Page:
National Park Service officials heard this week from Hoonah residents frustrated that they were excluded from compensation for commercial fishing closures in Glacier Bay.
Officials say many of the denied applicants should be successful in their appeals.
"Obviously, the people here in Hoonah have a long-standing history in Glacier Bay," said David Belton, the director of cultural and natural resources for the Hoonah Indian Association. "This effort to compensate kind of opens up a lot of old wounds."
Over the years, some Hoonah fishermen were left out of individual-quota programs in the halibut fishery and state limited-entry fisheries. Purse seine salmon fisheries in the nearby Inian Islands have been closed since the early 1970s. Now Glacier Bay, about 30 miles from Glacier Bay, is being closed to fishermen, and some were denied compensation this month as well.
"We did a lot of listening" and told participants how to remedy their claims, said Glacier Bay National Park Superintendent Tomie Lee, who attended Tuesday's meeting of about 45 successful and unsuccessful applicants.
A 1998 federal law began to phase out commercial fishing in Glacier Bay, which is part of Glacier Bay National Park and Preserve.
"It certainly has compounded the demise of the fishing industry in this community," said Johanna Dybdahl, tribal administrator of the Hoonah Indian Association. "It certainly has cut off the opportunity for new fishermen."
The Hoonah fleet is at an all-time low, she said.
Congress in 1999 authorized $23 million to compensate people, businesses and communities that depended on Glacier Bay commercial fisheries. The park service, which recently decided the claims, said it denied 339 of the 875 applications, mostly for inadequate documentation.
The agency told rejected applicants what information was missing and how to appeal. Park Superintendent Lee said the vast majority of them would be able to remedy their application.
The park service required applicants to document how much fish they caught in Glacier Bay, or how much revenue they derived from the bay's fisheries, in qualifying years.
The requirement favors those who have good paperwork. Halibut fishermen, for example, are required by federal law to document where they catch their fish. State records for salmon fishermen, in contrast, give only broad areas where the fish were caught.
The park service approved the applications of nearly 80 percent of halibut fishermen, but only 30 percent of salmon trollers.
The park service allowed fishermen to supplement records with log books and affidavits from people who saw them fishing in Glacier Bay. But many small-scale fishermen don't keep log books. And some fishermen felt the agency wasn't as liberal in allowing affidavits as they had been led to expect, Dybdahl said.
Jack Lee, a salmon hand-troller and crew member in various fisheries, said about 27 people in Hoonah who didn't receive compensation have formed a group called Icy Straits Fishermen of Glacier Bay. They are considering a class-action lawsuit, Lee said.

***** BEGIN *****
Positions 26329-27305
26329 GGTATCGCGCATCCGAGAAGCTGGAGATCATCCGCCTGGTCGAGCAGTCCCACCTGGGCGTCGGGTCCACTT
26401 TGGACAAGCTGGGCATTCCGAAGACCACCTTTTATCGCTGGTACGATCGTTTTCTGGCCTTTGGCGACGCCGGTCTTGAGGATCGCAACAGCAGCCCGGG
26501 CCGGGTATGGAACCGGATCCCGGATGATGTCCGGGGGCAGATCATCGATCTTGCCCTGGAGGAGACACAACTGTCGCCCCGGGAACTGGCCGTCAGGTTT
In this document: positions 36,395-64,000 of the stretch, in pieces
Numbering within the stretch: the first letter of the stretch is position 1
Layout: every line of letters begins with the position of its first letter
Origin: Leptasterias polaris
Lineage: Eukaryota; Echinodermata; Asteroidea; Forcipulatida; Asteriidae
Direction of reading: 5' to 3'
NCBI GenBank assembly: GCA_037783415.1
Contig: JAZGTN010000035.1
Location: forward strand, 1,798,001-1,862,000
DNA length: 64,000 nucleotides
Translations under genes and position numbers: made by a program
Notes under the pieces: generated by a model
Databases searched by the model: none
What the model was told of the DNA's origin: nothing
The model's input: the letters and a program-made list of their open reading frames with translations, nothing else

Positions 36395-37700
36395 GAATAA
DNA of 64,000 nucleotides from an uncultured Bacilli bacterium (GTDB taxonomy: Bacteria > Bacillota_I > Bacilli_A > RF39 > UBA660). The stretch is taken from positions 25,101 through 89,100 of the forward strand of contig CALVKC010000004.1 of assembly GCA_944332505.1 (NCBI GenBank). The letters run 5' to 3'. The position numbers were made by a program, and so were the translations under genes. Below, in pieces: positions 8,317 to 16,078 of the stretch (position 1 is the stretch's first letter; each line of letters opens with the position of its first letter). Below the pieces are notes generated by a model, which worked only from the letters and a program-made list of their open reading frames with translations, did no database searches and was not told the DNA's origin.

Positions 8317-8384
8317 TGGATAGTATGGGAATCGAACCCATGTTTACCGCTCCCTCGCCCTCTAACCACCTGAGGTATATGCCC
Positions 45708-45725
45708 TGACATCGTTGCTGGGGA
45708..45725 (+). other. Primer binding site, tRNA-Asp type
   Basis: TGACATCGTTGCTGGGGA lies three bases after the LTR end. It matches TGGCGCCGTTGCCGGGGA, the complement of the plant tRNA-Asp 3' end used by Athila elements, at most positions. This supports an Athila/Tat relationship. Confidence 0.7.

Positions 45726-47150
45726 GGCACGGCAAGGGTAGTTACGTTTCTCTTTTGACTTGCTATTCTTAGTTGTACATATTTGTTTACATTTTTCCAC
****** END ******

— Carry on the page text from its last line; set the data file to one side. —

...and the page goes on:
Lee, who worked as a crew member in three of the years that qualify for compensation, said he was denied it because he didn't have a crew member license. Lee said he thought his 2001 state trolling permit, which allows him to be a crew member, was sufficient.
Ronald Dick, who managed the compensation program for the park service, said some applicants misunderstood the requirements, which were in writing. "Reading all this and filling out these forms is a daunting process for some people," he said.
Lee's application, for example, required more than a current fishing license. Lee was denied compensation because he didn't provide a crew license or a fishing permit for each year he claimed, Dick said.
Others at the meeting were concerned the program excluded many longtime fishermen who had stopped fishing in the bay by the qualifying years.
Some Hoonah fishermen also think some well-compensated applicants didn't have a long history of fishing in Glacier Bay, Belton said. "I think there's a feeling there's a lot of fraud in this," he said.
Park Superintendent Lee said the General Accounting Office, an arm of Congress, will audit the program "very closely." Citizens' reports of fraud will be investigated by federal authorities, she added.
Besides the individual complaints, there was a lot of dissatisfaction with the closures, she said.
"I know we'll never be able to go back up to Glacier Bay to put a hook in the water or a crab pot in the water forever," fisherman Jack Lee said. "The concerns are no matter how much they give us, we'll never be able to do that."
Tribal administrator Dybdahl said, "When you're talking about the closures of the traditional homeland to commercial fisheries, it's not going to be something this community will ever accept."
Eric Fry can be reached at email@example.com.